​​Indigenous Thoughts Network 





​Where the Rivers Meet (WTRM) Website


Metaphysics, Cosmology, Spirituality Influences

Literature's philosophy


(Gaelic, Celtic, Picts)

“Defending the Transcendental Attitude”

OUR FAMILY (1960')



White people and "Indigeneity"

What is going on? You'd think after all these years of effort there would be improvement. But it seems every year we get a new batch of white noobs jumping on the ridiculous, offensive,  "Become Indigenous" bandwagon.

Look, of course "Indigenous" sounds weightier and more credible than "pagan" or "polytheist" or "animist" (or what the people doing this really are: Newagers).  Of course the terms in our own languages are hard for outsiders to understand. You know what? Too bad.

Colonizing Indigenous identity is racist. (click to link to article)

Anyone can connect with the Earth. We all have ancestors who sang to the spirits and felt the power in the land. But we aren't them.

Yes, many of us follow revived traditions in the diaspora. But we have only been able to do that after several decades of hard work at that revival and reconstruction. We are in no way the same as people indigenous to a landbase who did not go through hundreds (if not millenia) of cultural disruption the way the European ancestors did. 

Those of us who are born from colonizers, or who have even gone so far as to colonize traditional communities, Are. Not. Indigenous. Our religions, no matter how animistic, polytheistic, and earth-honouring, are not Indigenous, either. 

As someone committed to preserving the ways of my ancestors*, who has taken the message of finding my own roots to heart, it angers and disturbs me to no end to see white nuagers plagiarizing our hard work and trying to use it to hide the fact that they are pretendians. (And thieves.)

So, for the record: Síla na Géige. 
Published in hard copy ©1998 KPN, updated regularly on the web since then. Copyrights on file.


The purpose of this page is to explore the similarities both in culture, philosophical outlooks, spriitual eco-centricism that the Irish people share with indigenous peoples' in the Americas.

Over the years I have made many friends of Irish ancestry and while I do get confused about the subtleties between Irish and Scottish Gaelic, the Picts, the Celtics, the English in all this history a number of things have been made clear to me.  

I have been able to gather that prior to arrival of Christianity the Irish were pagans, Druids, etc., and some form of that has remained to this day.  When it became evident to the Irish that Christianity was there to stay, the adapted it to include elements of pre-Christian spirituality.  Elements of the mass (i.e. involvement of all the people - male and female, children and adults - representative objects on the altar like pebbles, etc.) that had a history with the pre-Christian belief systems were absorbed in Irish Catholic expressions.  Also, the names of the saints were anchored in re-naming Irish gods and goddesses.  How the Irish adapt without loosing their basis, their self-identity, eco-centrism and so forth is a gift that I think our people can learn from.  I do believe that as Indigenous peoples who have struggled for the right to be ourselves, we are kindred spirits to a people who have faced the struggle to survive for a lot longer than 500 years.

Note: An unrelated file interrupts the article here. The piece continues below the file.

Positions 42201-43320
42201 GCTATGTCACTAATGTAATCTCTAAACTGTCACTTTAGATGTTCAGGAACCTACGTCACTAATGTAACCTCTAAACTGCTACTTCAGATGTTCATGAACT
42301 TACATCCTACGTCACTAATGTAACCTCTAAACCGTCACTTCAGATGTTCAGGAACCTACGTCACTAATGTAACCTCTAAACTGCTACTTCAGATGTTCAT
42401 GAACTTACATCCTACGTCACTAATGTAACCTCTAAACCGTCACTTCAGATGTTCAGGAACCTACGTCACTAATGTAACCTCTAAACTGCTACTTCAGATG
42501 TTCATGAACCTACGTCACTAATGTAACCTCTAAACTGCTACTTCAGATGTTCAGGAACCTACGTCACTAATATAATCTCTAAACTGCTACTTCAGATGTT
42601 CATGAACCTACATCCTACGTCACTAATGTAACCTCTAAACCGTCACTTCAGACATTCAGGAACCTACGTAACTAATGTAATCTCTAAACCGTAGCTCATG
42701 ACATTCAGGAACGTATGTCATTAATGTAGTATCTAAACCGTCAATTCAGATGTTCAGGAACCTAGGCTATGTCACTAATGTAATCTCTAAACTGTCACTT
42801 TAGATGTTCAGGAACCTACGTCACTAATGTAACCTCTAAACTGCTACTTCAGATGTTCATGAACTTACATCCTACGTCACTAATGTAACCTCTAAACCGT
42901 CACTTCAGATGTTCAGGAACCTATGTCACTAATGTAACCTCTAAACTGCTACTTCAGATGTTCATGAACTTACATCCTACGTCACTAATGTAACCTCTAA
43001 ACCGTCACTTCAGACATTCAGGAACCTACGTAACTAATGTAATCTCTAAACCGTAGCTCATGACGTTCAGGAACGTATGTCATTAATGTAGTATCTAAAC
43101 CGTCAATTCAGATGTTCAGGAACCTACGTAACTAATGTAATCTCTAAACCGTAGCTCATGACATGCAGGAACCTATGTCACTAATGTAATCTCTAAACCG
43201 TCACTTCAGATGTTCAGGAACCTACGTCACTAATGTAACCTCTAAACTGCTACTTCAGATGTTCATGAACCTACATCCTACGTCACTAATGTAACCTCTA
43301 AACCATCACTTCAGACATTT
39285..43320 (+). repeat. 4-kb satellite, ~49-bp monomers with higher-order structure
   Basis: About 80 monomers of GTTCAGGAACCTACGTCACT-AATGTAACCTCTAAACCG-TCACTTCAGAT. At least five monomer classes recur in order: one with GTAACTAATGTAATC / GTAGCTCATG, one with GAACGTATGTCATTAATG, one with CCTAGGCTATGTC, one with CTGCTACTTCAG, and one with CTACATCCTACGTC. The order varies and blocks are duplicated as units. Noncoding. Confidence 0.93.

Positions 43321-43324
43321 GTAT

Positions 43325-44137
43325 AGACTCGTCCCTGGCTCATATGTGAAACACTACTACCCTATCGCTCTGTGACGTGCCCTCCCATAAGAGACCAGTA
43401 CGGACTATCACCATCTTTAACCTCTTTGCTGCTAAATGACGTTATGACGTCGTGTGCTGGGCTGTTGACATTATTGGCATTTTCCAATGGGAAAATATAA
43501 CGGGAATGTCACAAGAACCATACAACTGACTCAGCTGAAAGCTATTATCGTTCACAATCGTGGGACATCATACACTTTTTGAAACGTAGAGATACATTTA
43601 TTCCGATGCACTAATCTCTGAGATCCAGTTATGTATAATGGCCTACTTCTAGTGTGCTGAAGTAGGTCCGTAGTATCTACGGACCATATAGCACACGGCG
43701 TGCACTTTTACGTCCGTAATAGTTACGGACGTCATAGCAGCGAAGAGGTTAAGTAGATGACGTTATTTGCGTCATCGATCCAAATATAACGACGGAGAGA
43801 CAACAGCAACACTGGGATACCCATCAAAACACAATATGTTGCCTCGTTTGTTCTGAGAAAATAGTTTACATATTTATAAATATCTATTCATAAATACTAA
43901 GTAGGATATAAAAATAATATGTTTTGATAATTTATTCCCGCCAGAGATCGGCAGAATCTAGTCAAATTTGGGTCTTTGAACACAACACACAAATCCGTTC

As the article on the left of this screen (Amhran nam Bandia) indicates the Irish know their own roots of earth based spirituality; yes they do have an incredible amount to share, but the Irish equally do not want to appropriate indigenous realities out of respect for land based indigenous peoples.   These form the some of the traditions of the Irish; at the least the express the little I know about Irish/Celtic heritage, history, adaptation and spiritual world view.

In terms of philosophy, the Irish mind has much to offer and I hope this month of the Irish I am able to document more of the Irish philosophical work being done to describe the identity and nature of the Irish mind. 

Why Phenomenology Cannot be Naturalised

NOTE:  My last name is FERGUSON - Ok, and my first name is BRUCE.  Celtic enough:)

My father's family came from western Scotland in the 1840s, moved to Listwell, Ontario, then moved to Chicago for brick building contracts and then Victoria, BC in the 1890s.